In the elegant yellow pavilion, after the ceremonies, Prima ballerina assoluta Agustina channeled the Putri Champa, it seemed, in a sublime every eyelash-in-place performance of the Srimpi Gundakusuma. in front of a portrait of Sri Empu Harjonagoro, looking cross.

























Waluyo S.Kar












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Srimpi Gandakusuma Dance


Srimpi Gandakusuma dance is a collective dance. Originally it came from kraton (palace) and created and developed during the era of Sri Susuhunan Pakubuwono VIII which is indicated in chronogram (sengkalan) Mijil Yuganiro Sapto Anunggil. This dance is accompanied by Mijil rhyme consisting of seven parts which describe about the character and personality of Raja Pakubuwana VIII.

Formerly it used to be performed in a rather long duration; however, in order to preserve and develop traditional dances, in 1972, A. Tasman squeeze the duration, from 45 to 17 minutes with a hope to preserve the dance and that the audience will not get bored of too long performance.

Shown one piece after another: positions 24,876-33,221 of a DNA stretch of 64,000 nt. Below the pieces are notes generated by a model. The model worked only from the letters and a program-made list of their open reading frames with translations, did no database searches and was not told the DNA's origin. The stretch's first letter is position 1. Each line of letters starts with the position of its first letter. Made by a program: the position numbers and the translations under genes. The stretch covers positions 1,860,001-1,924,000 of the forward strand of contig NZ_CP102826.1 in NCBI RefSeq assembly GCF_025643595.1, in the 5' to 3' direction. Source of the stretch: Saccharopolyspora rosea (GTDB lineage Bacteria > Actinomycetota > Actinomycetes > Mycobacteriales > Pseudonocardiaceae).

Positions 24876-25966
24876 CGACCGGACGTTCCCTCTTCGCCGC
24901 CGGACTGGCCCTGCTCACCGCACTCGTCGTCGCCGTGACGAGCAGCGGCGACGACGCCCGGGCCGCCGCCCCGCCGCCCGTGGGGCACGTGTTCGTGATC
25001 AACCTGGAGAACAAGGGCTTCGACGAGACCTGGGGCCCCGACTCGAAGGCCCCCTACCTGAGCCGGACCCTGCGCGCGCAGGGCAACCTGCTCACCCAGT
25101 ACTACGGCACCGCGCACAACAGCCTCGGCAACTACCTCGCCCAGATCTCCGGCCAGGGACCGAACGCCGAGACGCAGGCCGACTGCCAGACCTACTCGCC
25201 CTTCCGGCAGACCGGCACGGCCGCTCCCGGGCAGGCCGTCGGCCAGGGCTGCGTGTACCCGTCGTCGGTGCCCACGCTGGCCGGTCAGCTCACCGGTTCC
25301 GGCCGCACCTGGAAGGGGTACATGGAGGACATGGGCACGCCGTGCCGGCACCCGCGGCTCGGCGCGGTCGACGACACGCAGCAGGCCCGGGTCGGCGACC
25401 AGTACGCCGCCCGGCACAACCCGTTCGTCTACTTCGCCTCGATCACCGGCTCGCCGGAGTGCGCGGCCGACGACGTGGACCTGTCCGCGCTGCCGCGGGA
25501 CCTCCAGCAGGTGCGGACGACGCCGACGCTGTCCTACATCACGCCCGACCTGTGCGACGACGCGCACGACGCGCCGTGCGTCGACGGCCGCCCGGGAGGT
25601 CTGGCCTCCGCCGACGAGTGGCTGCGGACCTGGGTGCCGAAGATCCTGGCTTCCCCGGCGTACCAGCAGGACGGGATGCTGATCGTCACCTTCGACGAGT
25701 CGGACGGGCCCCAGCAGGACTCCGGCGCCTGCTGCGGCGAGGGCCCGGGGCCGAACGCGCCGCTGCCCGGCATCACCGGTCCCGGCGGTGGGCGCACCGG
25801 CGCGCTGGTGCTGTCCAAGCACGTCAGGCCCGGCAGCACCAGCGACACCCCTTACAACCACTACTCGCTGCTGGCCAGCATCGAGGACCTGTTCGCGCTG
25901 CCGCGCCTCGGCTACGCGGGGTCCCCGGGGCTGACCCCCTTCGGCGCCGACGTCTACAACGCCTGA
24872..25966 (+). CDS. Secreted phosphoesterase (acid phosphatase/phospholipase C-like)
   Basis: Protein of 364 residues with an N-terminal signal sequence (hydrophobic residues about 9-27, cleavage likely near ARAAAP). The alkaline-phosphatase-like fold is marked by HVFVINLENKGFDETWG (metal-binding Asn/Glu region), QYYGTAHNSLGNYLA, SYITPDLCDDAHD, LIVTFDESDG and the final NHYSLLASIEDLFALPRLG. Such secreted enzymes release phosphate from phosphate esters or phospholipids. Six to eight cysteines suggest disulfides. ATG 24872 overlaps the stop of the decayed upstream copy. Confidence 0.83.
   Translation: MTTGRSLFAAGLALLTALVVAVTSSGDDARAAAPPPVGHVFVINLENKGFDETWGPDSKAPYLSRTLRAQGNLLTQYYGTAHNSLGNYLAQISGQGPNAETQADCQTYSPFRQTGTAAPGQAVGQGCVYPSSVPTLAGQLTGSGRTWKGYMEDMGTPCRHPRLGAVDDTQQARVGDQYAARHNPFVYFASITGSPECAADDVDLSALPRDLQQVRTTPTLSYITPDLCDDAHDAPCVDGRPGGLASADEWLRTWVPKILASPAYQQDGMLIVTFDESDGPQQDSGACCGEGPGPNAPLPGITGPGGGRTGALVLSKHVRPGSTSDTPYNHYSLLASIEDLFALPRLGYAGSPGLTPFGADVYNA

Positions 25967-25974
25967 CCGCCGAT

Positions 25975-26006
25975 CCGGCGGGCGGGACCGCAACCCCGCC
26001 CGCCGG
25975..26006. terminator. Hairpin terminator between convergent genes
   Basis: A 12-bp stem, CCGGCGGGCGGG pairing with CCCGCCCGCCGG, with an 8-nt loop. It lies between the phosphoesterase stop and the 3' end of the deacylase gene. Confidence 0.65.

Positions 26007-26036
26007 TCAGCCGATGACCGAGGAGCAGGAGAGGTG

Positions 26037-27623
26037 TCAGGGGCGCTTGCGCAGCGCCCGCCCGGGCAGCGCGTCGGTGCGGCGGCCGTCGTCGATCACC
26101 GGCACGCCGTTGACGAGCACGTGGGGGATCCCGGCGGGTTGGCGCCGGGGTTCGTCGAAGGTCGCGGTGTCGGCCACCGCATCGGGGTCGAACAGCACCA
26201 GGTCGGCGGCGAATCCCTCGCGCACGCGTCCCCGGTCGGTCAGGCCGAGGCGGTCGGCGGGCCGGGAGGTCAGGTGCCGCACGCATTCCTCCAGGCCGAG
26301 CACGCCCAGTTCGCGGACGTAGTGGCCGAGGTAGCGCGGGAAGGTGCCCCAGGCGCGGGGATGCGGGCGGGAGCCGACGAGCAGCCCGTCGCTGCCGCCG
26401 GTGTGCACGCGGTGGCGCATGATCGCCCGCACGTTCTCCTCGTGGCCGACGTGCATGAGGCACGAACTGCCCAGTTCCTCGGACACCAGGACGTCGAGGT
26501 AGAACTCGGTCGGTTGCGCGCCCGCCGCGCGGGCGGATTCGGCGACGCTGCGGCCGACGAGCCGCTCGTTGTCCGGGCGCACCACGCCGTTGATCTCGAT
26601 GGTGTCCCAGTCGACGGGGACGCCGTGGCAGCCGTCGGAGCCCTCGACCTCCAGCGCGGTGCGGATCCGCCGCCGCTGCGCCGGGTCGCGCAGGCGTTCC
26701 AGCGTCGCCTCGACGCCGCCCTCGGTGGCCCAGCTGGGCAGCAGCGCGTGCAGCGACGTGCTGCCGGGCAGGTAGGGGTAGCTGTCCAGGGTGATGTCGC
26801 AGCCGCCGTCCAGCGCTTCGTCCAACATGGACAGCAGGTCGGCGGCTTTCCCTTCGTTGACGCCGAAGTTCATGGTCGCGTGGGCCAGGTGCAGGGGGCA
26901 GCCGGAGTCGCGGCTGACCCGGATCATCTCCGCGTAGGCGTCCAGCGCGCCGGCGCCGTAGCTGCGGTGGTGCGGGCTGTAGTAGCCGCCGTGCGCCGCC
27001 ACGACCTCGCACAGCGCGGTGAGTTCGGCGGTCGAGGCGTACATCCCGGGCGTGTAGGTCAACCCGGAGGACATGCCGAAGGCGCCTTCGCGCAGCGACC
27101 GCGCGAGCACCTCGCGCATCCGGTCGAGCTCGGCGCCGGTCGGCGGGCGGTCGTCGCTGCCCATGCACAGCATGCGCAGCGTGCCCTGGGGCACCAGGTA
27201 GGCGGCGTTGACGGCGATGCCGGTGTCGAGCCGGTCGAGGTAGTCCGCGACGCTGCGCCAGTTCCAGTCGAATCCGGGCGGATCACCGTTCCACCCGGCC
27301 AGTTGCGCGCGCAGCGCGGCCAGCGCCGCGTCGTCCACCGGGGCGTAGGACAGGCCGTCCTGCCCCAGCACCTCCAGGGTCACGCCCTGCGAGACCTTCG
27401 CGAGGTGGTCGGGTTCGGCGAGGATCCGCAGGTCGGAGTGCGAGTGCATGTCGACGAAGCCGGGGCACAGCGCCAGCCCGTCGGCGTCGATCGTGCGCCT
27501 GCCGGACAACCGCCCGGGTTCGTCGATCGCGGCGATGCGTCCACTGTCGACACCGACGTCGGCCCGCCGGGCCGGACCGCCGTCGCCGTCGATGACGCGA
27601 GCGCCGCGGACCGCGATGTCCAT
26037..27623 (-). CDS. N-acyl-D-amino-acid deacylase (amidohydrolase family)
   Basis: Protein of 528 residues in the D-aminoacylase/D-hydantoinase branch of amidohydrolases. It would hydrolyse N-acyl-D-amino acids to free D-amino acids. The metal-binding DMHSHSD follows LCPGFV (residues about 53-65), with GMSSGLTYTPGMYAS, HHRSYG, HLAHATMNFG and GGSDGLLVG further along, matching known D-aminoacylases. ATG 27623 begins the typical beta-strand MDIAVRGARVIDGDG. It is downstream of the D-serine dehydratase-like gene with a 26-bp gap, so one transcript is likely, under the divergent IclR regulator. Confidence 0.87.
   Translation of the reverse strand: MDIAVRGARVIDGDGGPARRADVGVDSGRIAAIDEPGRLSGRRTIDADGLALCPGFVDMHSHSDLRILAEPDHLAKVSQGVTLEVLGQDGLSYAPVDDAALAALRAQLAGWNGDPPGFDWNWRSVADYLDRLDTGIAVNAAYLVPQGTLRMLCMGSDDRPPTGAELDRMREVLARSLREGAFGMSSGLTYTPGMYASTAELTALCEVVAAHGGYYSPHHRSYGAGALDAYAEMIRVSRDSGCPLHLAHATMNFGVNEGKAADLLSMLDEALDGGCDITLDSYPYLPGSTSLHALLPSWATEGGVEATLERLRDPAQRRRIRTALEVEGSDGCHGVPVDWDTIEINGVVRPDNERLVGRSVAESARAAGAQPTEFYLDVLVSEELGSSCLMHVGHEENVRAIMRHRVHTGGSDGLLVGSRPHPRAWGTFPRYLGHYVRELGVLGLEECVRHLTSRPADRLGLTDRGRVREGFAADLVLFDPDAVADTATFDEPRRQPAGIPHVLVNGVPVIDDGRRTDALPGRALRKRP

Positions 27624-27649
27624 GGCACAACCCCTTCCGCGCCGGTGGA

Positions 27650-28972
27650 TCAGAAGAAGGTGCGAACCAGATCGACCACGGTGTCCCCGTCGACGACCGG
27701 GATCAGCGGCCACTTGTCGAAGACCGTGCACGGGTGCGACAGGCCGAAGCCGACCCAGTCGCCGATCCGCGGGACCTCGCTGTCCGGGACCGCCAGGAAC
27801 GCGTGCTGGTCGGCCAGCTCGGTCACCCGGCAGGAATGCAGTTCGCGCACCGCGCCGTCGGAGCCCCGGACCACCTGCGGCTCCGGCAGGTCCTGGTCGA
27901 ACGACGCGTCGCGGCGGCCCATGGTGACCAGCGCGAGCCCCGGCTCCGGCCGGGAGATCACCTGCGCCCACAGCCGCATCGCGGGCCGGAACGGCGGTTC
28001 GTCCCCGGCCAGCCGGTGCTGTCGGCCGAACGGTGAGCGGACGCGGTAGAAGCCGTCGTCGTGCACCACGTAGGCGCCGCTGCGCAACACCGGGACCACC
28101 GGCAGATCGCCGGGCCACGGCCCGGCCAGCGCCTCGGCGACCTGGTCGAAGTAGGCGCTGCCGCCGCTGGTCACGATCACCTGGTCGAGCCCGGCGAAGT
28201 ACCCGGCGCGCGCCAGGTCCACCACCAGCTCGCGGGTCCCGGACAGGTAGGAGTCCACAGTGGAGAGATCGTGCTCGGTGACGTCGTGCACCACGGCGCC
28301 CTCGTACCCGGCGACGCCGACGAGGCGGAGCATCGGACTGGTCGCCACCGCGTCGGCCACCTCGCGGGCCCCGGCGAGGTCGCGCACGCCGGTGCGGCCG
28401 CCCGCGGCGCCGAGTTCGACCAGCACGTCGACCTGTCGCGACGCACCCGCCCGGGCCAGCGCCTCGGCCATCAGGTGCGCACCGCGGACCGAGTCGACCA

Dancer:
  • Inda Vivana Putri, S.Sn
  • Henik Ismiarni
  • Wulandari S.Sn
  • Agustina
Instructor:
  • Dwi Rahmani S Kar, M. Sn





Agustina






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Adaninggar Kelaswara Dance

Adaninggar Kelaswara Dance belong to Wireng dance collection and taken from Menak Cina epic written by R. Ng. Yasadpura I. It tells about a princess-warrior from China. She is daughter of Sri Baginda Hong Tete. She fights against Kelaswara, another princess-warrior, from Kelan Kingdom. The reason of the fight is that Adaninggar loves Wong Agung Menak Jayangrana who is Kelaswara’s husband. Adaninggar tries everything she can to get Wong Agung Menak from Kelaswara. But Kelaswara never gives up and will never give her husband to Adaninggar. At the end, Kelaswara wins the fight by shooting at Adaninggar with bow and arrow. This dance was created by A. tasman in 1971.

Dancers:
  • Adaninggar: Ika Wulandari
  • Kelaswara: Sri Lestari S.Sn

Tutor:
  • Nora Kustantina Dewi S. Kar M. Hum

Musicians:
  • Suraji – Rebab
  • Sukamso – Gender
  • Hadi Budiono – Kendang (drummer)
  • Supardi – Bonang Barong
  • Singgih – Bonang Penerus
  • Rusdiantoro – Slenthem
  • Risnandar – Demung 1
  • Joko Menggung – Demung 2
  • I Ketut Saba – Saron Barong 1
  • Sigit Hermano – Saron Barong 2
  • Panggiyo – Saron Penerus
  • Sigit Astono – Siter
  • Sriharto – Kenong
  • Sugino – Ketuk
  • Sugimin – Gong
  • Sarno – Gambang
  • Sri Suparsih – Sinden 1
  • Heny – Sinden 2
  • Waluyo Sastro Sukarno – Gerong 1
  • Darsono – Gerong 2
  • Srijoko rahardjo – Gerong 3